Is Your Culture Dying? Be on the lookout for these 7 culture killers

by Chris Saraceno

One of the best things we can do for the people we lead is to give them a place to work where they can fulfill their potential and go further than they ever thought possible. One way to support them is to make sure our office or our organization runs smoothly.  

To do this, my Theory of 5 mentors and I have found that there are seven culture killers to avoid. Doing this requires paying attention and making sure none of them take root in our company. While any one of them might not seem significant at the time, these behaviors will begin to strangle workplace morale, team member enthusiasm, and overall results.  

Arrogance and Big Ego — Arrogance can make a room feel like it’s too full for anyone else to matter. This is especially true if it’s the leader displaying this quality. There’s a distinct difference between confidence and arrogance. People like confidence, where arrogance cultivates a “me vs. you” mentality that will break a team apart — or prevent it from forming at all.  

Consistent Micromanaging— There is a place for micromanaging in a business — it’s important to take a hands-on approach in guiding people when they’re first starting out in our organization. Consistently hovering over people when they are properly trained and doing their job, however, makes everyone uncomfortable and less productive and motivated. Uncontrolled micromanaging will chase off talented team members who don’t like leaders who are constantly looking over their shoulders. 

Gossip — To be blunt, gossip is a workplace cancer. Once it’s discovered, it needs to be excised — aggressively and immediately. Gossip is simply a tool small people use to make themselves feel powerful at the expense of others, and it has no place in a healthy organization. It is not to be tolerated. Fortunately, there’s an easy solution for leaders who see it for the threat that it is. It only takes two words: “STOP IT” (perhaps three more: “OR YOU’RE FIRED”).  

Office Politics — Working at a company is challenging enough without constantly worrying that someone is about to stab us in the back to climb the next rung on the company ladder. Petty power plays, rules for the sake of having rules and other activities that drain people of not only their energy but their will to come into work every day have no place in any organization.  

Let’s make sure our team is just that — A TEAM. We all pull together, or we go nowhere.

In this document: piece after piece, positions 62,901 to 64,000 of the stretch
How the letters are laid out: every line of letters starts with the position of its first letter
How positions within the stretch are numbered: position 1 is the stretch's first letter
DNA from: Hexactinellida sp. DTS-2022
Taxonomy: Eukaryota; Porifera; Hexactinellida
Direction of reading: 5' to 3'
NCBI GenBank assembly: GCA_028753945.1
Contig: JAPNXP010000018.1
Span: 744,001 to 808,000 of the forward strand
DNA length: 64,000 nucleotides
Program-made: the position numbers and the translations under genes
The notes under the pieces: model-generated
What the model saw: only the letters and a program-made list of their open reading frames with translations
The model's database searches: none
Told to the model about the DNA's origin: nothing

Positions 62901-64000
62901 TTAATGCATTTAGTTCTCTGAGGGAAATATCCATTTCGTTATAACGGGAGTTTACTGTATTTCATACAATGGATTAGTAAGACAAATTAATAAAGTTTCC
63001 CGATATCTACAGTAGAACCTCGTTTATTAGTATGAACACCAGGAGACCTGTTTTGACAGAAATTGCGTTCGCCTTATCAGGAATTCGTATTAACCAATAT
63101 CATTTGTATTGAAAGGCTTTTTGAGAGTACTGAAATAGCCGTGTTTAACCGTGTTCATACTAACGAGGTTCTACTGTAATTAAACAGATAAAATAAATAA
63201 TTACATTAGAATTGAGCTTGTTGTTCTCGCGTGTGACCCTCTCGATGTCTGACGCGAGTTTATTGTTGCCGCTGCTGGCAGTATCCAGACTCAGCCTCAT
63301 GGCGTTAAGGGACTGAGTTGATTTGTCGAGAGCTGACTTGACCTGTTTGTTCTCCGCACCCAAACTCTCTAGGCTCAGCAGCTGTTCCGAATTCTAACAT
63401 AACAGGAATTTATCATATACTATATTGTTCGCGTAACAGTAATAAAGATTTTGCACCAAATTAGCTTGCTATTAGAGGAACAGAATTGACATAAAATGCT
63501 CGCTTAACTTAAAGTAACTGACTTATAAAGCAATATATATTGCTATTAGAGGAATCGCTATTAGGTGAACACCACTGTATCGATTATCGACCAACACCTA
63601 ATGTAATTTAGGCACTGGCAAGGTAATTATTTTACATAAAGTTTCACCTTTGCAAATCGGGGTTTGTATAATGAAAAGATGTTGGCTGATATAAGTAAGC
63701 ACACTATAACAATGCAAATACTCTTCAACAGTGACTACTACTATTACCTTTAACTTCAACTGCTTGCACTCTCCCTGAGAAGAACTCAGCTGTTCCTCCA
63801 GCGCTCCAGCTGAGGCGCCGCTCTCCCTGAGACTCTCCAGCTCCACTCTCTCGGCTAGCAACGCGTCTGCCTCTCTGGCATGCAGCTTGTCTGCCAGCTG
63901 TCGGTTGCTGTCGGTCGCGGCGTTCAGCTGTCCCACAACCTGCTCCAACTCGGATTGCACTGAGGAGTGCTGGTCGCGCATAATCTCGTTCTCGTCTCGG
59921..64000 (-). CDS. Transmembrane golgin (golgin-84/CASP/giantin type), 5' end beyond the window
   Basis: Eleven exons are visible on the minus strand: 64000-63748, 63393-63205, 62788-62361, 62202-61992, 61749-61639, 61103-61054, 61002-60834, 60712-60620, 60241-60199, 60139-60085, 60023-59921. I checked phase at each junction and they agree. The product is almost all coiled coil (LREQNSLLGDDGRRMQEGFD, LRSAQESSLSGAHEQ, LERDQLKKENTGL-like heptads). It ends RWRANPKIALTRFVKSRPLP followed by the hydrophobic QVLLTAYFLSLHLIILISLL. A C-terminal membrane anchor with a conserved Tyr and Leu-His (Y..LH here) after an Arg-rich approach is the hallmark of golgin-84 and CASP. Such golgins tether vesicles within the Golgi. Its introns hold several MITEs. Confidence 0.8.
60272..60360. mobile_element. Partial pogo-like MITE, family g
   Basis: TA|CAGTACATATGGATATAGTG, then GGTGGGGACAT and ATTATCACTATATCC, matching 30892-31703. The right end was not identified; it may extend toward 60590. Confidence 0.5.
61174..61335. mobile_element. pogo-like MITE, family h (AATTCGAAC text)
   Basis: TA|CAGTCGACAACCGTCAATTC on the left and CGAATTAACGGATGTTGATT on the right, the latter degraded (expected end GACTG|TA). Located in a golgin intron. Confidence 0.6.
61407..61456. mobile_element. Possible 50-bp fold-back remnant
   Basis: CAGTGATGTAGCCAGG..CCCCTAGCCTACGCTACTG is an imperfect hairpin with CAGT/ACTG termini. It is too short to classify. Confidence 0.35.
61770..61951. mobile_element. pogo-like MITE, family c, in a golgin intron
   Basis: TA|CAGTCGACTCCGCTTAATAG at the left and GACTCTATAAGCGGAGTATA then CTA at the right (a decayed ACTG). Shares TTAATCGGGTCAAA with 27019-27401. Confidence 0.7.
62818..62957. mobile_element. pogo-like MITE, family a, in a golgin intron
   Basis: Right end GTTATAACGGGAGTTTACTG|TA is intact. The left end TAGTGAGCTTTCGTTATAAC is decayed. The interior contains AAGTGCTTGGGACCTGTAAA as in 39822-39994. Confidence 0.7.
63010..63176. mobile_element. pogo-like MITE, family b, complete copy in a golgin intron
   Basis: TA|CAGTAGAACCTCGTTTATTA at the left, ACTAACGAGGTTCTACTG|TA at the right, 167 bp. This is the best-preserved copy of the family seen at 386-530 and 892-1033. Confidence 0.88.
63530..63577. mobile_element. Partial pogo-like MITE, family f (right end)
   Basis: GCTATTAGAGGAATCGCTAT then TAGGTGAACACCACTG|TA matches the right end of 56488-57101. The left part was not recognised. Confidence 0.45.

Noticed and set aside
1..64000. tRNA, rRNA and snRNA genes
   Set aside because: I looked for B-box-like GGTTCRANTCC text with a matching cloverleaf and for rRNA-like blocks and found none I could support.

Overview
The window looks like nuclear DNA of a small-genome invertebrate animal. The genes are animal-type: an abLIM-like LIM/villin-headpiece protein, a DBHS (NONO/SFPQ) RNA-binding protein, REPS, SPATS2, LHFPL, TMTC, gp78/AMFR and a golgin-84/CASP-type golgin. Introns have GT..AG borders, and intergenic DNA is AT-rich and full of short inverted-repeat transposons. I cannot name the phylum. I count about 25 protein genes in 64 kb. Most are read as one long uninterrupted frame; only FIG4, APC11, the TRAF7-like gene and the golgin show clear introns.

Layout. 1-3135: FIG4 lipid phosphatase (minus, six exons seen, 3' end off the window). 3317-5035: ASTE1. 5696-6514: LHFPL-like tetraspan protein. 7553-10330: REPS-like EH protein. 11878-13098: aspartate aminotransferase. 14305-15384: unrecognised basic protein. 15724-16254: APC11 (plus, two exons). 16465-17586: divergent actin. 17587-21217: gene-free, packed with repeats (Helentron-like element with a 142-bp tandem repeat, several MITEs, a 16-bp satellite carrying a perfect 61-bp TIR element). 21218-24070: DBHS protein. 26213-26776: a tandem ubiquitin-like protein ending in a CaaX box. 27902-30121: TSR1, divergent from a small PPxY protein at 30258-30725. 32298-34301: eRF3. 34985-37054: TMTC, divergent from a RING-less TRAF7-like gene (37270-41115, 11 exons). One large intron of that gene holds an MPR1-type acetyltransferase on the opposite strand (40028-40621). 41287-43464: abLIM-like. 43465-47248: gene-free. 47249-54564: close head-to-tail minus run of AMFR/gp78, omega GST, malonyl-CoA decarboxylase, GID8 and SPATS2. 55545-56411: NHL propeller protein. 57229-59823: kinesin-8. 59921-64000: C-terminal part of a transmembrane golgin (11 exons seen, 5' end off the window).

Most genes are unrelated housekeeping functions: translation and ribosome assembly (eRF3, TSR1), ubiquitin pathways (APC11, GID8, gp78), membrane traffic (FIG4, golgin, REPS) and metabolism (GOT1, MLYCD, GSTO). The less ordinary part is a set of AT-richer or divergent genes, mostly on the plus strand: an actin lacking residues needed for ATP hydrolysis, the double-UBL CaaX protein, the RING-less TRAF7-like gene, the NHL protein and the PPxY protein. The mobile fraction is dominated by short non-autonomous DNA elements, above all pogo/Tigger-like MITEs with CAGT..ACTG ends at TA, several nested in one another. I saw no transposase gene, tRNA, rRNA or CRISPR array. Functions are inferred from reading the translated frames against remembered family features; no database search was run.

Dishonesty or Lack of Transparency — As leaders, our team members must be able to trust us at our word. As soon as that trust is broken by a lie or by an arbitrary change in the rules — or a change they believe is arbitrary — the best and brightest will take their talents elsewhere. If a leader makes a mistake, people can still respect them, especially if they take full responsibility.  

Equal treatment of Unequals — Treating everyone the same — where promotions are given strictly by seniority, for instance, will cause morale will plummet. If everyone is given the same bonuses at the end of the year, regardless of results or effort, a leader will begin to receive lower effort, initiative, and commitment, which will impact the team’s overall performance and the company’s outcome. Also, our most talented people will look for the door.  

Unresolved Issues — When things need our attention, we must take care of them. Don’t put off getting the necessary equipment repaired or replaced. If a change is needed in our process to make it run smoother, make it happen. When disagreements between team members are causing concerns or conflicts in the office, and there is no sign of it stopping, get involved. Model the behavior that gets things done at the business. 

My Theory of 5 mentors and I believe that we should give our team members every opportunity to shine and show what they are capable of achieving. By giving them a work environment conducive to success, we’re providing them a launchpad so they can soar. 

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